Can Christians Drink, Smoke, or Do Drugs?

One of the best things about being a youth pastor at a parachurch organization is that I can teach on about any subject I choose, or that the students choose. That’s what we did here (…thanks Mark Driscoll for the idea!). I had the students choose 5 topics they wanted me to address biblically, and these are the extended notes from the message “Can Christians Drink, Smoke, or Do Drugs?” in the series YOU ASKED FOR IT. Because they are a bit lengthy, you’ll have to download the PDF. I hope they are helpful!


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5 thoughts on “Can Christians Drink, Smoke, or Do Drugs?

  1. Hey man, I thought your discussion/lesson was well done. I’ve received a lot of helpful insights from guys like Driscoll too. I was curious how guys like Luther, Edwards, Spurgeon, Lewis, etc., somehow could get away with it and have slammin ministries all at the same time? There’s a fun history book called “Drinking with Calvin and Luther” that’s a good read. Also, a more exegetical book is “God Gave Wine.” Not to say the Bible doesn’t already speak clearly, or remain silent, on the same issues. One point of intellectual interest for me is the possibility of illegal substances in our country being used moderately elsewhere when different laws apply. Why would one drug if used lawfully for medicinal purposes be discriminated against? Most drugs, if not all, by nature are toxic and the user runs the risk of being intoxicated when abused. I guess to put into context (so you don’t think I hop the border to smoke a joint in Jesus) is what would be the best way for a missionary to approach such issues where different laws, or lack of laws, apply? Obvious areas would be what the Bible does address: obeying the law, sobriety, self-control, sensitivity to those who struggle, but…what about where its silent? This isn’t exactly applicable to us here in the States, but what about abroad? My major concern is that I, lacking political authority, won’t create “a new law.”

  2. Matt-

    Thanks for your comments/discussion, book recommendations, and checking out my blog! I’m not sure if I addressed it in the extended notes, but I know that I did convey to my students a reason for abstaining from illegal drugs that may be legal in other countries. Ephesians 5:18 instructs believers to be controlled (filled with) by the Spirit. When a person partakes of narcotics it is, to my knowledge, in every case a scenario where the person would assume a state of being “high.” Thus, they lose control of themselves and are under the influence of the narcotic. This state of being can be not only dangerous to one’s self and others, it can also be addicting/enslaving. Paul also instructs the believer not be be enslaved to anything or anyone but Christ (cf. 1 Cor. 6:12). Thus, it is the wiser choice to abstain from illegal substances that may be legal in other countries.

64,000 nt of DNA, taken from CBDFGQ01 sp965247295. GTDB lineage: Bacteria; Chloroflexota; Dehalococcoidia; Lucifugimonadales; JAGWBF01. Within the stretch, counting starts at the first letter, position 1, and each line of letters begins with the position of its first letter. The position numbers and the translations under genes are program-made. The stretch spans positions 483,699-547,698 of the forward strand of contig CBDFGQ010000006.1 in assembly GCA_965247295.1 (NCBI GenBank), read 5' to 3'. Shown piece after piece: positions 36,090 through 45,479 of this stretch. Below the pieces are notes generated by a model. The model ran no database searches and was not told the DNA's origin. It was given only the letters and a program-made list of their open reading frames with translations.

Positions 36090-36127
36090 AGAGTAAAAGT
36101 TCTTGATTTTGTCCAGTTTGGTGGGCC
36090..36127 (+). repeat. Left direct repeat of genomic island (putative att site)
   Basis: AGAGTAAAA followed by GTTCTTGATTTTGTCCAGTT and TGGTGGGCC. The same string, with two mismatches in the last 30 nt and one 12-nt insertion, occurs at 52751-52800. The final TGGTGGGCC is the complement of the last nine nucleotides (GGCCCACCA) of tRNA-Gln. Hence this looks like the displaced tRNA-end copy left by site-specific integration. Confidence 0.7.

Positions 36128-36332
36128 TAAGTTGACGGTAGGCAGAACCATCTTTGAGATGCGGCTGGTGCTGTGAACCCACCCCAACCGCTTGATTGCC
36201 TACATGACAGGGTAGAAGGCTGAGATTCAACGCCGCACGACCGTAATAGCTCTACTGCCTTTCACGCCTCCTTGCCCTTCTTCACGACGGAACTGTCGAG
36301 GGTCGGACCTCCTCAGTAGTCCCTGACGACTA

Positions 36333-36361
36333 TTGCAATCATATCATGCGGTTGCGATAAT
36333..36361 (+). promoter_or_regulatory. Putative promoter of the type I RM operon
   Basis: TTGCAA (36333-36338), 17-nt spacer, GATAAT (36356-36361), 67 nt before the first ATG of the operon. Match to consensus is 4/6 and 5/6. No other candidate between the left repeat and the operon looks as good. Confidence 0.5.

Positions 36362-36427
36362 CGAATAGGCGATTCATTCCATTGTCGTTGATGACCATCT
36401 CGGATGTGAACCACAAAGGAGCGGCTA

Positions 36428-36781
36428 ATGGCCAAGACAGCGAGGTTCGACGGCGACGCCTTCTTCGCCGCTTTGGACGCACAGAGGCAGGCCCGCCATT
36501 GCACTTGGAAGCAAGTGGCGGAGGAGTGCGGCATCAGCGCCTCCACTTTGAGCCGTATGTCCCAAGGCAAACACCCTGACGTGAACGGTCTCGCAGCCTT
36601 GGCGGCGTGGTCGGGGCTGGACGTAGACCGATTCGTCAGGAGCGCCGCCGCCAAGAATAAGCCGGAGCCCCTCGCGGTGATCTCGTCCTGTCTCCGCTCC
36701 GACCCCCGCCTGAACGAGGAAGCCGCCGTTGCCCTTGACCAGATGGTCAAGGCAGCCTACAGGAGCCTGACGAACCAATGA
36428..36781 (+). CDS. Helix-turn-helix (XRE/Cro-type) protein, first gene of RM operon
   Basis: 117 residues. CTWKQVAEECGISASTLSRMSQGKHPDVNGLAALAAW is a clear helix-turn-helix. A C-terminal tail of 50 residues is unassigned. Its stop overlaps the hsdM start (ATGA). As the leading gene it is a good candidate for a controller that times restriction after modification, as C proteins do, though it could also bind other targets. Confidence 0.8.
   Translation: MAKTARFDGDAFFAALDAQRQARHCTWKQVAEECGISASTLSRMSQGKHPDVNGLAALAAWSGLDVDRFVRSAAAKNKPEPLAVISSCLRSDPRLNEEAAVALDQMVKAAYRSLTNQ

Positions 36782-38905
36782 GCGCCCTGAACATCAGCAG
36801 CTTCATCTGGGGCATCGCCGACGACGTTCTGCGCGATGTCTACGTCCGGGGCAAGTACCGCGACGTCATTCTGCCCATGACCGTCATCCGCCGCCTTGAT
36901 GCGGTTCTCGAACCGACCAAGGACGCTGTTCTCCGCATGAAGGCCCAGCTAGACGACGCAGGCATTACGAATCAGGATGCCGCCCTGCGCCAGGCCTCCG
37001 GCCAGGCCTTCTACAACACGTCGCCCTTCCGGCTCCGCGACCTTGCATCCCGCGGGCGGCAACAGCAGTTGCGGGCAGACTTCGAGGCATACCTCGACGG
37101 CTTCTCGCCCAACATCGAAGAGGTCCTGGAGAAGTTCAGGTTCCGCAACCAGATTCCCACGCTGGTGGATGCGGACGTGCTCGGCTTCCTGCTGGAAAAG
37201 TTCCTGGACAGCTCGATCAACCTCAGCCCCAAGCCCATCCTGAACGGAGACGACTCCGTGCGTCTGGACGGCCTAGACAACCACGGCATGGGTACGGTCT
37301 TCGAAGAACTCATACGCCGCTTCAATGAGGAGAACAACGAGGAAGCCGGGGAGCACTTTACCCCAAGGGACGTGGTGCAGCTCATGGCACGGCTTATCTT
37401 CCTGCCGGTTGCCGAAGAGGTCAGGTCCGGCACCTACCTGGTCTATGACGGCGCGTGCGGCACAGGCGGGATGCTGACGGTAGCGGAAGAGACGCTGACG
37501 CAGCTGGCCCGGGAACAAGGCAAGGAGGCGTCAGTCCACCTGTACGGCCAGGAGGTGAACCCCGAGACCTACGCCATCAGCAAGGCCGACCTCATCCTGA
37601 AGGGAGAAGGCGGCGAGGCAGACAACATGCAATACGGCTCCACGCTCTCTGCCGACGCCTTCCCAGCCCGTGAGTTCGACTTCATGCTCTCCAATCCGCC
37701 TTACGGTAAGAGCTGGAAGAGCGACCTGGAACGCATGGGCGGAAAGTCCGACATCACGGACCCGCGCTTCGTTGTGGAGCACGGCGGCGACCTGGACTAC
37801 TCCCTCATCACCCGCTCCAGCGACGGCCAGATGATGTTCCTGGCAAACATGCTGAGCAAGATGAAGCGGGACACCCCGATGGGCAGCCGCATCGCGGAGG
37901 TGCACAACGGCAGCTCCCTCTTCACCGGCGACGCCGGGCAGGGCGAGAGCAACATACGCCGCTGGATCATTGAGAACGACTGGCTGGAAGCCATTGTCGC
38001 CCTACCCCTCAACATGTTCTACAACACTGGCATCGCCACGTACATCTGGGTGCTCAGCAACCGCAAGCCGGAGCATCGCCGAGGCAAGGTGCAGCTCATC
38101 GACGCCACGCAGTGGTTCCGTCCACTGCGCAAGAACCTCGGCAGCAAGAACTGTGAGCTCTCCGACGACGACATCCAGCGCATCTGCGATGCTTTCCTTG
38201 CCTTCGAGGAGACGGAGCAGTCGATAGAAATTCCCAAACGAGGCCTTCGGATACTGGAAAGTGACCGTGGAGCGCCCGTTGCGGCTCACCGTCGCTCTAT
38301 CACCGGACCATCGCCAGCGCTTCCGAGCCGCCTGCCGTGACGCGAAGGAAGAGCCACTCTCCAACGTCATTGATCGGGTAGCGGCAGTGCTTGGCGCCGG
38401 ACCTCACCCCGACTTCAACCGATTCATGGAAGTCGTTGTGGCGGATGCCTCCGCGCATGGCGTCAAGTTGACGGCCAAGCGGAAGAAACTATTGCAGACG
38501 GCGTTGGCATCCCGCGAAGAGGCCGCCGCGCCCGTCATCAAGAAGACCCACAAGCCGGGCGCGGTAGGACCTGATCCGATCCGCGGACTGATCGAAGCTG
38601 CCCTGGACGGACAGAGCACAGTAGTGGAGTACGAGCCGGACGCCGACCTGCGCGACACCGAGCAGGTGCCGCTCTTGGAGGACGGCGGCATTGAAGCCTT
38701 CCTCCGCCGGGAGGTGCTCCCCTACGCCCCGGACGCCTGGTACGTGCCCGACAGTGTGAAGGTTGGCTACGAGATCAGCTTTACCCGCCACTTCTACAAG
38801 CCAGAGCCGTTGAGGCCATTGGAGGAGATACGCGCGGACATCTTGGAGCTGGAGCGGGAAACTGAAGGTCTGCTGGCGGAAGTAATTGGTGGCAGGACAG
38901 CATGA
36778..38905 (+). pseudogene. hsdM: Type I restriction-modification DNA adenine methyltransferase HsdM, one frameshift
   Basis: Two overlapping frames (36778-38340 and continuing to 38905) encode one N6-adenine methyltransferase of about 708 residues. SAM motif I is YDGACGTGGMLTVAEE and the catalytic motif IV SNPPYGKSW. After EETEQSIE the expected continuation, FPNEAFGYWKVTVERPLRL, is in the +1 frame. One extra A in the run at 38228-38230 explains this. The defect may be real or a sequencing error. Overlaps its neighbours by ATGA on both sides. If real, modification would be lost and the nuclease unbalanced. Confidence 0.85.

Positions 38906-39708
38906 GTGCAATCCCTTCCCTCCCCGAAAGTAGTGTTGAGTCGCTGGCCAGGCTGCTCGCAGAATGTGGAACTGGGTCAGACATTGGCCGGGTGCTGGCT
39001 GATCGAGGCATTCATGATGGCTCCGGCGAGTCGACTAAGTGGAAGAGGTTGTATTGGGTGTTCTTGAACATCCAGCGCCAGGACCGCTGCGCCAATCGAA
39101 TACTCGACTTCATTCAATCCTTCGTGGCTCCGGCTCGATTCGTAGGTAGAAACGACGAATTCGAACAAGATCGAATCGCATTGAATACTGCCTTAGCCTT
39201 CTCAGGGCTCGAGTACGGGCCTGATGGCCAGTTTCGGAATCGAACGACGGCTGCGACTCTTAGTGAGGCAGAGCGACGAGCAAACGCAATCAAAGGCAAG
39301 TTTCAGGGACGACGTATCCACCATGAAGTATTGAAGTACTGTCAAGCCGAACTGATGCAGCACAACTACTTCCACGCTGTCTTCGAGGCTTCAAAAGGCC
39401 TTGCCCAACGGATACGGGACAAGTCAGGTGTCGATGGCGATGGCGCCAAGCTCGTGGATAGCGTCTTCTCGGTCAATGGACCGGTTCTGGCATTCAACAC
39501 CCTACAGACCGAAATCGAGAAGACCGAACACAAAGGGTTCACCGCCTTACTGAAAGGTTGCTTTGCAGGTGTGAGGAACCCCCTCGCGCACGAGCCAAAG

3. Those are good points. Even within the vague category of drugs there are certainly distinctions to be made, like narcotics. I’m not trying to legalize anything. I guess I find it strange that in the States people can get an assortment of mood altering psychiatric drugs with a Doctor’s signature and not be nearly as stigmatized by the church, or society, as people would with certain other drugs. That opens up another can or worms, doesn’t it? Citizenship aside, as in another country, we should be more concerned about our witness for Christ. This is my conviction, if I were in another country where lets say pot smoking was legal I don’t think I’d make that a major issue anymore than I’d make psychiatric drugs an issue here. Yet, whenever there’s drug use the question of “why?” has to be weighed and considered. Take for example William Wilberforce who moderately took opium for a chronic disability. It can be said that knowing what we know now about opium it wouldn’t be the best choice of painkiller and the one thing most painkillers have in common is some sort of harmful side effect. Nonetheless, in a situation like his I wouldn’t deny him, or bind his conscience, in seeking to alleviate his pain through the use of medicine/drugs. Nor would I conclude that he was an addict, or lost control of himself. Thoughts?

  4. Nice thoughts as well Matt! In those vague/gray areas (or ‘adiaphora’ – matters which are not expressly required or forbidden by the Christian faith), I have to agree with you that it is not right to bind another’s conscience by one’s own. When the question of “why?” is carefully and maturely considered, when what one seeks to do is not enslaving, the use is legal, it is not overtly intoxicating or mind/mood altering to the point of debauchery, and it can be done in faith before the Lord, then I would advise the individual to choose out of their Christian liberty, provided he or she is convinced in their own mind (cf. Rom. 14:5).

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